Error notes are examples of paper money that somehow managed to make it into circulation, despite the obvious printing mistakes displayed on their faces (fronts) and backs. It shouldn’t be too surprising that a certain number of error notes exist. After all, the U.S. Bureau of Engraving and Printing produces more than 10 billion notes a year, so a statistically tiny number of errors is hardly an indication of lax quality standards. But that very scarcity is precisely what makes error notes so interesting to collectors.

Errors are often organized by when the error occurred during its printing and handling. U.S. paper money produced during the 20th century is printed in three waves. The first printing creates the image on the back of the note, the second printing is for the face, and the third printing adds serial numbers and seals to the face. Other errors are due to the way the paper is handled (folding and cutting errors) during any of these printings. In all cases, the more dramatic and glaring the error, the more valuable it is to collectors.

The so-called “king” of paper-money errors is a note with mismatched denominations on its face and back, which means the mistake occurred during the second printing (sometimes a mismatch error is perpetuated through the third printing, too). A less-valuable but related error is a note whose face is inverted. Double printings at any stage are also sought, evidence that a sheet has gone through the press more than once. The result is usually a note whose face, back, or overprints appear blurry, since the images are not perfectly aligned.

Lack of ink, or too much, is a relatively common error. In general, the bigger the blank spot or smear, the more valuable the error. Offset printing errors refer to those goofs that result in some of the face appearing on the back of a note, or vice versa. Notes printed out of register are also fairly common. In these situations, the image intended for the back or face of a note might appear to be cut off at the top or bottom. In fact, the error is due to the printing of the note, not its cutting.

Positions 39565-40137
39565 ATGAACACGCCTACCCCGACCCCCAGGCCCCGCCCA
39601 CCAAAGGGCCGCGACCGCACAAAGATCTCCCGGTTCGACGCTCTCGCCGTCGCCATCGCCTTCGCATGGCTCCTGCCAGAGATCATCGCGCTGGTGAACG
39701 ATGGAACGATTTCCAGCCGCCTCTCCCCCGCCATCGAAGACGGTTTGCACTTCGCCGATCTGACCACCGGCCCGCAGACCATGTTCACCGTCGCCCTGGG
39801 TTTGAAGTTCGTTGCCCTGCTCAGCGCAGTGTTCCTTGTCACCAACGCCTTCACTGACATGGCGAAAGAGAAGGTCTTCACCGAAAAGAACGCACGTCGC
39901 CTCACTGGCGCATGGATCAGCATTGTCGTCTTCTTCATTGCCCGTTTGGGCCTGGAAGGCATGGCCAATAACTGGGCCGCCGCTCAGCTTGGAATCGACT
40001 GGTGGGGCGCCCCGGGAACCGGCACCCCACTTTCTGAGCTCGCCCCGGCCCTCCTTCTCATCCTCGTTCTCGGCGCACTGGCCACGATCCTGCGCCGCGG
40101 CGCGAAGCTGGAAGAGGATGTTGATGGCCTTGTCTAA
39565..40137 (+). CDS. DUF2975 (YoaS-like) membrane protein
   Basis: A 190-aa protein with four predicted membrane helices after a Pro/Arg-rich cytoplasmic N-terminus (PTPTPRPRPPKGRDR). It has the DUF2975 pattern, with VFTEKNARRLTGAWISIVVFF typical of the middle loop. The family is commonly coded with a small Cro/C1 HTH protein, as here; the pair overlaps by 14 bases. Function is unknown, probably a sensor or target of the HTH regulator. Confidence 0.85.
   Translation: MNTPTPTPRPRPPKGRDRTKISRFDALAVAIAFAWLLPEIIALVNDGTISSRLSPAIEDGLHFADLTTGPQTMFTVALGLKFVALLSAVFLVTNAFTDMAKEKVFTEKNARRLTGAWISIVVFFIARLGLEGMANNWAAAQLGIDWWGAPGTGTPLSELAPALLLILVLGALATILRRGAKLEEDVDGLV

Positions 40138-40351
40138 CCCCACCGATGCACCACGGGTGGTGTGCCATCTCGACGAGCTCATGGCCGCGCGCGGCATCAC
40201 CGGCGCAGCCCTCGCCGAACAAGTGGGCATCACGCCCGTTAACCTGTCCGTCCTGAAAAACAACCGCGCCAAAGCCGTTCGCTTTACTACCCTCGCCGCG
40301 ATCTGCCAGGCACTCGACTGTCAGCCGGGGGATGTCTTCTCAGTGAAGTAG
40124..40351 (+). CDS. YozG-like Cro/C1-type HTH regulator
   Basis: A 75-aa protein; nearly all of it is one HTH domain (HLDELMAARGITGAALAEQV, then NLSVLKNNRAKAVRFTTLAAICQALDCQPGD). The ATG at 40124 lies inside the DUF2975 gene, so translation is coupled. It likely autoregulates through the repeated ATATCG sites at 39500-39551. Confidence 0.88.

That said, sometimes an error in cutting is exactly the problem, although such notes are only considered valuable if you can see approximately 50 percent of bottom and top halves of the face or back, stacked on top of each other like a movie projector that’s gone haywire.

Finally, errors committed on the various types of large-size notes issued from 1861 to 1928 are even more rare than the ones that have been produced since. In general, that means that an error on a large note such as a Silver Certificate will be worth more than the same error on a modern Federal Reserve Note. Still, as always, there are exceptions to this rule. For example, the value of an error found on most National Bank Notes, which were issued from 1863 to 1935, generally has more to do with the inherent rarity of that particular National note rather than the type of error on it.


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